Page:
Saturday, April 11, 2020
Early today I finished listening to an mp3 version of the powerhouse novel, “Every Note Played”, by Lisa Genova, a terrific writer who meticulously researches her book topics. She’s a Ph.D. in neuroscience, was influenced by the writings of Oliver Sacks, and tries to grasp every detail of the disease in her attention. Her self-published first novel, “Still Alice”, still enlightens readers about alzheimer’s, its impact on individuals and family units.
“Every Note Played” focuses on ALS, a slowly-paralyzing disease that might be the worst afflict an individual suffers. Contrasted to Alzheimer’s, which causes a slow loss of memory and finally all of it, ALS paralyzes slowly, too, but physically, while leaving total thought capacity. ALS patients anticipate their own total paralysis and demise.
There are two key characters in “Every Note Played”. One is a renowned concert pianist diagnosed with the onset of ALS. The story takes us through his gradual paralysis, his awareness, fears, anguish and anger. Other key characters are his divorced wife and their college-age daughter. Secondarily, there are friends, caretakers, and physicians.
Music is a major theme throughout this story. His lifelong motivation has been to achieve as a pianist a technical perfection that includes emotional expression. His ex-wife also is a talented pianist and equally passionate about music.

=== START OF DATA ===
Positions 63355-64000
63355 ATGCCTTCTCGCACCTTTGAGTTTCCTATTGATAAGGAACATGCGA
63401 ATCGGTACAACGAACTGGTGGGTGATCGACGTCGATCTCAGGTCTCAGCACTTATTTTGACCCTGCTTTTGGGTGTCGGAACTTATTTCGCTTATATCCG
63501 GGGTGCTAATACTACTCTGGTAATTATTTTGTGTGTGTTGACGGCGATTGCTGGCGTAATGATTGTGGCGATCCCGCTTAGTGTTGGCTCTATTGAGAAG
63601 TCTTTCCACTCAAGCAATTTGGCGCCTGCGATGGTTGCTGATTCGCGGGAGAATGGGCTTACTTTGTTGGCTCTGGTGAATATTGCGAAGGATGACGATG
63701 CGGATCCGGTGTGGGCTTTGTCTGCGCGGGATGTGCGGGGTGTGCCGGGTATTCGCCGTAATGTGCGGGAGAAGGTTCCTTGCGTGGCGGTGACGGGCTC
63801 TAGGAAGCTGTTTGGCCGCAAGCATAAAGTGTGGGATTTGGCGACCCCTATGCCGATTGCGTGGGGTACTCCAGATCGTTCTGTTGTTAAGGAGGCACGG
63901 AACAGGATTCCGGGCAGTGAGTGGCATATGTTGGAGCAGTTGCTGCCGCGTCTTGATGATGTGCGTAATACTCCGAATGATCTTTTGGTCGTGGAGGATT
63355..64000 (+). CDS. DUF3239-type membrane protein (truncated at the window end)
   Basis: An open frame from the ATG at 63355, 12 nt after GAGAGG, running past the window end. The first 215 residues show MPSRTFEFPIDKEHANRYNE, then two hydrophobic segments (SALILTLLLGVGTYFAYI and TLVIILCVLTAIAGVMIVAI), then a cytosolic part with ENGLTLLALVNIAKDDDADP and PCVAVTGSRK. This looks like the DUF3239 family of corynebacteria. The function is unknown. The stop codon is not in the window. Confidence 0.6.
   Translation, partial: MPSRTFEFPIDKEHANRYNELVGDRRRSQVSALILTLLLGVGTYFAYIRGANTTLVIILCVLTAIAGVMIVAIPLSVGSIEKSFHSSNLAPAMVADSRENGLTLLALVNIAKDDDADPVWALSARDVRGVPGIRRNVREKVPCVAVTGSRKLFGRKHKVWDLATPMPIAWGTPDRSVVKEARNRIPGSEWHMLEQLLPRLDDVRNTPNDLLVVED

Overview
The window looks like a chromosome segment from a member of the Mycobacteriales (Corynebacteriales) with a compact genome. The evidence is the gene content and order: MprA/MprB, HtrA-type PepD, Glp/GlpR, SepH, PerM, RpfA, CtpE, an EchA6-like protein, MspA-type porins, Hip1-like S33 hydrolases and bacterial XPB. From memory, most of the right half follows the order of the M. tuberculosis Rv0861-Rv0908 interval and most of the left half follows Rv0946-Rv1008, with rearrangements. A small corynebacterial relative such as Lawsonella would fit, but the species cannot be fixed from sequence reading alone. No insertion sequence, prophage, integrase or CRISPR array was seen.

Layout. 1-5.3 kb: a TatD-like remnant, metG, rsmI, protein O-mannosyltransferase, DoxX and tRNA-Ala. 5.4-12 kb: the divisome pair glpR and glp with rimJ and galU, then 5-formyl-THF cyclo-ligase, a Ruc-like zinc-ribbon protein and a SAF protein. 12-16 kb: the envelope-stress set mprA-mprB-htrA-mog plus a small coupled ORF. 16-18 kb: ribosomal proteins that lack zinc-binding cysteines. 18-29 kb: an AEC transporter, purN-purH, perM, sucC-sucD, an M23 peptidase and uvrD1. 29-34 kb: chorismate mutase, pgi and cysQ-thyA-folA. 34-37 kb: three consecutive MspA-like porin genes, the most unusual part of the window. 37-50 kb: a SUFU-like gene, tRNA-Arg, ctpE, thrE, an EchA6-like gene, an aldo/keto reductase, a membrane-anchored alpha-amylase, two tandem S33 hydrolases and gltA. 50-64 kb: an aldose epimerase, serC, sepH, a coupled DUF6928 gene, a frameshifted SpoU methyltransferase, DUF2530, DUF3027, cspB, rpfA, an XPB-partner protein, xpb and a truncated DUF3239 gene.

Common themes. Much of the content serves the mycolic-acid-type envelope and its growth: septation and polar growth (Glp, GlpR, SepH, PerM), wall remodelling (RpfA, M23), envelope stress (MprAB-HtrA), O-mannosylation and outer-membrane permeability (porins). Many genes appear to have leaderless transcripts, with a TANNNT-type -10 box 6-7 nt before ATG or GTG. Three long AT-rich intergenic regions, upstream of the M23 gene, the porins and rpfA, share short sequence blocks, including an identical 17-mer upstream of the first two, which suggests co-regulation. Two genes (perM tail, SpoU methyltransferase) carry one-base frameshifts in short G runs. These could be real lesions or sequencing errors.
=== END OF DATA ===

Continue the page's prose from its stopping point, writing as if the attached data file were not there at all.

The chapters, in turn are from his and her viewpoints. They speak to playing and listening to music, the aftermath and spoils of divorce, the onset and gradual acceptance of disease. This is a story of how love and experience may bind people together.
I was struck by the talented mp3 readers who brought alive all the words and concepts. I’d read “Still Alice”, and figured Genova would bring on slowly the full impact of ALS, she’d teach and involve readers. That happened, and I couldn’t pause the novel, my attention never wandered.
Alzheimer’s and ALS are afflictions awful for an individual and family unit. Genova’s excellent stories themed around illnesses are reminders that knowledge may help to comfort inquisitive minds.
Dear Readers: This novel is readable, enjoyable, informative, and even soothing. Diana